BEIJING, SEPT. 25 -- President Li Xiannian today gave the strongest indication to date that China's new prime minister will be Vice Premier Li Peng, a 59-year-old technocrat regarded as more of a traditional communist than other candidates for the job.
Japanese sources, reporting on a meeting today between President Li and a Japanese delegation, said Li singled out the vice premier as a man headed for a top leadership job. Some analysts took this as an unmistakable sign that Li Peng is destined for the premiership.
"Li Peng is a very young man, a man of ability," said Li Xiannian, according to the sources. "He is not yet 60. From now on, you should associate with Li Peng and with other new leaders."
The sources also said Li informed the Japanese delegation that, after a Communist Party congress to convene on Oct. 25, he will retire from the presidency and the powerful five-member standing committee of the Politburo.
Diplomats and analysts here and in Hong Kong had said earlier this week that all signals now point to Li Peng's appointment as premier in either a permanent or acting capacity early next year, if not sooner. The current premier, Zhao Ziyang, also has been acting Communist Party chief since the ouster of Hu Yaobang from the party post last winter, and Zhao is expected to give up the premiership to concentrate on running the party.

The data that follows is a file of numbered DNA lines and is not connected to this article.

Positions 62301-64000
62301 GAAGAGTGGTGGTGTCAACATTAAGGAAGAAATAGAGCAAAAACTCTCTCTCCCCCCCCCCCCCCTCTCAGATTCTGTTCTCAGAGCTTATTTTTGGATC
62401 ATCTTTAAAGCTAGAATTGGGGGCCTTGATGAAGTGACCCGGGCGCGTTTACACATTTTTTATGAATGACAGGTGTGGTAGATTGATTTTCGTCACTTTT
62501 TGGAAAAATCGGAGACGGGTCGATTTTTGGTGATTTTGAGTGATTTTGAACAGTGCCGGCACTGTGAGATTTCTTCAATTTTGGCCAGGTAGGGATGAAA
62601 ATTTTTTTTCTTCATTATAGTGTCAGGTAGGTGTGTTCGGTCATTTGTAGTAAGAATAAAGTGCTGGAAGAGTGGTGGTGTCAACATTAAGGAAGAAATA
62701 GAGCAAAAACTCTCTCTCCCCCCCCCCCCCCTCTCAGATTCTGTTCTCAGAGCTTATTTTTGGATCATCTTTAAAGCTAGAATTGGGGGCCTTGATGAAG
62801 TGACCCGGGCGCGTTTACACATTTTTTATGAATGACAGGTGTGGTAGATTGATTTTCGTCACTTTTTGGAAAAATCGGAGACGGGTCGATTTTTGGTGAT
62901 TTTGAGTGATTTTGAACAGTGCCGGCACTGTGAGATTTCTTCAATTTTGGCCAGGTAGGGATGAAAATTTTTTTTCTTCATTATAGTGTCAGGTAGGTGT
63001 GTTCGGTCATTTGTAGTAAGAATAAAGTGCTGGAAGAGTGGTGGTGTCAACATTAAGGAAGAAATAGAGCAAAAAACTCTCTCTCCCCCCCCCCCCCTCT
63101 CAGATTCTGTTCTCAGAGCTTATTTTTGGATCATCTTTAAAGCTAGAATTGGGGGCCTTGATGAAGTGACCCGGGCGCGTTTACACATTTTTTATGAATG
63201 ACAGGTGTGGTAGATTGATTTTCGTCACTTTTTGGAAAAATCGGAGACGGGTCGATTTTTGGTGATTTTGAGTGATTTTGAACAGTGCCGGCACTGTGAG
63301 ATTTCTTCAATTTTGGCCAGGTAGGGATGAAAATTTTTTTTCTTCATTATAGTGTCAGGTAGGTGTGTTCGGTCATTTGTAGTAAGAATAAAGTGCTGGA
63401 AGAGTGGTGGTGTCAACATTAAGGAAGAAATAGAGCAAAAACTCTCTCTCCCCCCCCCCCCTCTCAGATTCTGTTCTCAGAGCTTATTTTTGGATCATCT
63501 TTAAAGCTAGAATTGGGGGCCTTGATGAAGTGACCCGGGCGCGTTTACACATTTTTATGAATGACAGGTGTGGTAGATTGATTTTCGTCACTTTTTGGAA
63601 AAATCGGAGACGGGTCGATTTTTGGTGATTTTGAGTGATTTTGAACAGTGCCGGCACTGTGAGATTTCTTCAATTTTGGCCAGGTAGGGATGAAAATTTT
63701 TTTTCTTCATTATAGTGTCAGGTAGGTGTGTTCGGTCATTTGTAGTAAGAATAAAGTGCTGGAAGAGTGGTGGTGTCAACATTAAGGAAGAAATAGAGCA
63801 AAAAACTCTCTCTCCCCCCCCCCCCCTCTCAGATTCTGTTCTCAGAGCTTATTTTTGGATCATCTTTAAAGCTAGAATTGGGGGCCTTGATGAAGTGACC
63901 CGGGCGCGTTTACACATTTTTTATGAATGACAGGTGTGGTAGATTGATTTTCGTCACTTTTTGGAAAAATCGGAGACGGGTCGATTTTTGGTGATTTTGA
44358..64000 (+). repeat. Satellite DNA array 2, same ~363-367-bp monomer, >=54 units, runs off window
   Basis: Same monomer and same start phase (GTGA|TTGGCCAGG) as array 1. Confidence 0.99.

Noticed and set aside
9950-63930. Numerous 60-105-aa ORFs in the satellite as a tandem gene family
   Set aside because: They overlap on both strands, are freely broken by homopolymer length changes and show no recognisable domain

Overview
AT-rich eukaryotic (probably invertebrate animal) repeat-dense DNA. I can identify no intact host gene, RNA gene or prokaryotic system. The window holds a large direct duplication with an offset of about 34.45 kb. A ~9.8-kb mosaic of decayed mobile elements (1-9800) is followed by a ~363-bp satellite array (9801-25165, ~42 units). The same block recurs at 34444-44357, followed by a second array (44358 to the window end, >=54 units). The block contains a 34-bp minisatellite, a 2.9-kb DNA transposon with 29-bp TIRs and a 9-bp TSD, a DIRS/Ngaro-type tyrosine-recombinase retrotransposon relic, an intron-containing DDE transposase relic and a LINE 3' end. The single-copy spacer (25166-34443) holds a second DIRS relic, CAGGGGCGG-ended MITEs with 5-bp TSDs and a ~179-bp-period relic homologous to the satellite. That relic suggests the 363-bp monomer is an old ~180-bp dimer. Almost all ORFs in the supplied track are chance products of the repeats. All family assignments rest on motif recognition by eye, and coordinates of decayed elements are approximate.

The diplomats and analysts said senior Chinese officials had reached a compromise over top leadership changes to be endorsed at the forthcoming party congress.
Under this compromise, traditionalist party elders, apprehensive about the economic reforms introduced by senior leader Deng Xiaoping, are said to have retained a number of key positions. Some of these elders, such as economist Chen Yun, are said to favor the appointment of Li Peng as premier.
However, Li Xiannian is reported to have told the Japanese delegation that China would not depart from its reforms or from its open-door policy toward the outside world.
Li Peng is a Soviet-trained hydropower engineer with ties to many elderly party leaders. His past remarks have suggested that he is less enthusiastic than acting party chief Zhao about creating a market-oriented economy.